Sure by now, you’ve been warned about leaving your drink unattended or accepting business cards from random people just outta the blue.
Well this is because you might be in a treat for the most dangerous drug in the world: ‘Devil’s Breath’. The drug is formally known as ‘scopolamine’ called ‘The Devil’s Breath,’ and is derived from a particular type of tree common to South America.
Devil’s Breath is derived from the flower of the “borrachero” shrub, common in the South American country of Colombia. The seeds, when powdered and extracted via a chemical process, contain a chemical similar to scopolamine called “burandanga”.
This street drug is available through prescription, used to treat motion sickness and postoperative nausea and vomiting. It is also sometimes used before surgery to decrease saliva.
In Colombia, where its use seems to be most widespread, “unofficial estimates” of scopolamine events are at roughly 50,000 per year. The drug is odourless and tasteless and can simply be blown in the face of someone on the street; their free will vanishes after being exposed to it. Either inhaled, spiked in a drink or soaked on paper/business card, victims fall into a kind of “hypnotic state ” and they’re taken advantage of, even as simple as taking orders and they will simply obey to anything they’re asked/ requested to do. Stories surrounding the drug are the stuff of urban legends, with some telling horror stories of how people were raped, forced to empty their bank accounts, and even coerced into giving up an organ.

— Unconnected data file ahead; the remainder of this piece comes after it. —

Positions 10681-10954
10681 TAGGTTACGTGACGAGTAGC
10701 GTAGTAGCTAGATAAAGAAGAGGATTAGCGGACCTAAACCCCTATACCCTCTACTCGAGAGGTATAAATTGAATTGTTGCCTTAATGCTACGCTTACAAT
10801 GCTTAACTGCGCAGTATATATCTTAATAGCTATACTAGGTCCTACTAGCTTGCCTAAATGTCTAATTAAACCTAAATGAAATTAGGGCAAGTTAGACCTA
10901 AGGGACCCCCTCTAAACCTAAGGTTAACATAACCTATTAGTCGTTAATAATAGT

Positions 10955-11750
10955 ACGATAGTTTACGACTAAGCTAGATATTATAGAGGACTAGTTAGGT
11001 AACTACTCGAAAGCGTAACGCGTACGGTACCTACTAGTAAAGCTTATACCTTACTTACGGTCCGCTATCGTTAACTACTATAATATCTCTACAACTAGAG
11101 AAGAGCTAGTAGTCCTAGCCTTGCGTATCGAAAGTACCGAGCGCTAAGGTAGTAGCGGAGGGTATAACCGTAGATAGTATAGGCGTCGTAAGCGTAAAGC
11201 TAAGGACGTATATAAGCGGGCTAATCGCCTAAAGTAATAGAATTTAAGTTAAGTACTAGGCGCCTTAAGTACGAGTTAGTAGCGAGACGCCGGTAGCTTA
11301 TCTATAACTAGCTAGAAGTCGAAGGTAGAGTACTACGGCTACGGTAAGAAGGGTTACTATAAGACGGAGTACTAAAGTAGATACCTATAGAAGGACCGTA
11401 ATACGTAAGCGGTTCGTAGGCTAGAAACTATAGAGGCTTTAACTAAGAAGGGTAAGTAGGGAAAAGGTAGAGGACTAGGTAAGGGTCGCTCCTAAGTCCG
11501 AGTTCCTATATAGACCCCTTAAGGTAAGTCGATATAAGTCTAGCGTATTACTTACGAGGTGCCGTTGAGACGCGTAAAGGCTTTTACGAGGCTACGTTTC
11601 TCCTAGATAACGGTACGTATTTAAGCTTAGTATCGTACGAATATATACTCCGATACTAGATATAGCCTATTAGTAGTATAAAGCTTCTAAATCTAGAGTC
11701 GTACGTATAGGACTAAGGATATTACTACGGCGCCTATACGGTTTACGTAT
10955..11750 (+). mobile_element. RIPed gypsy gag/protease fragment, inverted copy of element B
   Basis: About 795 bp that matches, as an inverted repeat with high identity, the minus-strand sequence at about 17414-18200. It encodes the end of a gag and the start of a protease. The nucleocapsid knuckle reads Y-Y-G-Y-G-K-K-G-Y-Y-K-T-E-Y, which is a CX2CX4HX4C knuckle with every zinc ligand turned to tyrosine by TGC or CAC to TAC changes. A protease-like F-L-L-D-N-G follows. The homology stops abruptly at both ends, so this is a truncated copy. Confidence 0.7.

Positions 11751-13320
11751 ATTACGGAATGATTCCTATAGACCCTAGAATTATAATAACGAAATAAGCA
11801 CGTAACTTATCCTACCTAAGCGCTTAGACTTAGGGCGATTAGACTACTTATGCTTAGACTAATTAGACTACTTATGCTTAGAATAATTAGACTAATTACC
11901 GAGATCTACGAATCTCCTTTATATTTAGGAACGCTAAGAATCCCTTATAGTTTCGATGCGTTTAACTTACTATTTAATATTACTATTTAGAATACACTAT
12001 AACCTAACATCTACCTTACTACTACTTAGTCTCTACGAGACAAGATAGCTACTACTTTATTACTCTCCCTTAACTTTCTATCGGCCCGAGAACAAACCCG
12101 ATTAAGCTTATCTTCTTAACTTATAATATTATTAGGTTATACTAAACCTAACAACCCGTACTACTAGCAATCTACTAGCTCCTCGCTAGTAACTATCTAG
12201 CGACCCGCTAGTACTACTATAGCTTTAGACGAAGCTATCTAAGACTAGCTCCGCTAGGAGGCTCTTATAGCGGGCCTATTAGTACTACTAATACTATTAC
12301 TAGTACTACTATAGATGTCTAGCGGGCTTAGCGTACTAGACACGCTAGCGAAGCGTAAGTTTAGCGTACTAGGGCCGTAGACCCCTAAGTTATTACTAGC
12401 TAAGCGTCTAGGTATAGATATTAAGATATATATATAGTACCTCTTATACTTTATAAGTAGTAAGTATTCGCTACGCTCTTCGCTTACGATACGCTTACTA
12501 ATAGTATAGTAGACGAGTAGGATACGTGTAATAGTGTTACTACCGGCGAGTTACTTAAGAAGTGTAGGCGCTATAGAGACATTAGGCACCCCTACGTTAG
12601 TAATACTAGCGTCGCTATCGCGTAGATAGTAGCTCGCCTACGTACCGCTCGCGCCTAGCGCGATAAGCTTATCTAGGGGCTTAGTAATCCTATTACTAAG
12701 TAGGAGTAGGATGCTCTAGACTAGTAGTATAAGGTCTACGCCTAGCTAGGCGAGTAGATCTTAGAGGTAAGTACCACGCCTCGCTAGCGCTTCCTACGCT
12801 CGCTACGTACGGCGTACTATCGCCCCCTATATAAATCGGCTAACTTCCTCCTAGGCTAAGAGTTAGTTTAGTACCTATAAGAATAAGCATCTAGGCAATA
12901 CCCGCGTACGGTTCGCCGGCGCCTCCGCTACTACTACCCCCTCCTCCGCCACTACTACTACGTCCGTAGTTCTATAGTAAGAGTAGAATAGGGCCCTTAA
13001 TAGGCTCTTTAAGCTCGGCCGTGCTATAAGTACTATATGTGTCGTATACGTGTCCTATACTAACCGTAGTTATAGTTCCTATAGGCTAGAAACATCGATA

– Scopolamine often blown into faces of victims or added to drinks
– Within minutes, victims are like ‘zombies’ – coherent, but with no free will
– Some victims report emptying bank accounts to robbers or helping them pillage own house
We came across this interesting Documentary by VICE which takes you a step closer to the drug. VICE had a chat with Demencia Black, a drug dealer in the capital of Bogota who told more about the danger of the drug and showed them the drug itself. He told Vice that Scopolamine can be blown in the face of a passer-by on the street, and within minutes, that person is under the drug’s effect – scopolamine is odourless and tasteless.
‘You can guide them wherever you want,’ he explained. ‘It’s like they’re a child.’
One victim told Vice that a man approached her on the street asking her for directions. Since it was close by, she helped take the man to his destination, and they drank juice together.
She took the man to her house and helped him gather all of her belongings, including her boyfriend’s cameras and savings.
Check out the full documentary below: